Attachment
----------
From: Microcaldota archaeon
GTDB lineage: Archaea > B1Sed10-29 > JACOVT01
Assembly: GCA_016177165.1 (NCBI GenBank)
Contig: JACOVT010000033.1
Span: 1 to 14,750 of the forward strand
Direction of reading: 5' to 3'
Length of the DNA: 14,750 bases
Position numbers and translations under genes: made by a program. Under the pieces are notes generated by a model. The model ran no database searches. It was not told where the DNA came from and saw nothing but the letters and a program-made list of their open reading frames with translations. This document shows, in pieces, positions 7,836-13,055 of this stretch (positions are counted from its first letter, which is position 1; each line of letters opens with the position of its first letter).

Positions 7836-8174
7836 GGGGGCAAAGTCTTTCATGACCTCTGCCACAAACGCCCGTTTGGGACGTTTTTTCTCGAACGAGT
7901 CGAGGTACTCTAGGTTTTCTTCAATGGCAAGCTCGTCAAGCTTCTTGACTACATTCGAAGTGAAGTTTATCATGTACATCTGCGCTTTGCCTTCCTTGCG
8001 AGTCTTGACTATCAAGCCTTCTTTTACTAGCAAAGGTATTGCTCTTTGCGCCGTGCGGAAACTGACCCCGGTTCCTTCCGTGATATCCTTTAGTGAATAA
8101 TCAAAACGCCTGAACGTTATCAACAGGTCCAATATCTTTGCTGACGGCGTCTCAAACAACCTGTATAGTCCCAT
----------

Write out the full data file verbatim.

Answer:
From: Microcaldota archaeon
GTDB lineage: Archaea > B1Sed10-29 > JACOVT01
Assembly: GCA_016177165.1 (NCBI GenBank)
Contig: JACOVT010000033.1
Span: 1 to 14,750 of the forward strand
Direction of reading: 5' to 3'
Length of the DNA: 14,750 bases
Position numbers and translations under genes: made by a program. Under the pieces are notes generated by a model. The model ran no database searches. It was not told where the DNA came from and saw nothing but the letters and a program-made list of their open reading frames with translations. This document shows, in pieces, positions 7,836-13,055 of this stretch (positions are counted from its first letter, which is position 1; each line of letters opens with the position of its first letter).

Positions 7836-8174
7836 GGGGGCAAAGTCTTTCATGACCTCTGCCACAAACGCCCGTTTGGGACGTTTTTTCTCGAACGAGT
7901 CGAGGTACTCTAGGTTTTCTTCAATGGCAAGCTCGTCAAGCTTCTTGACTACATTCGAAGTGAAGTTTATCATGTACATCTGCGCTTTGCCTTCCTTGCG
8001 AGTCTTGACTATCAAGCCTTCTTTTACTAGCAAAGGTATTGCTCTTTGCGCCGTGCGGAAACTGACCCCGGTTCCTTCCGTGATATCCTTTAGTGAATAA
8101 TCAAAACGCCTGAACGTTATCAACAGGTCCAATATCTTTGCTGACGGCGTCTCAAACAACCTGTATAGTCCCAT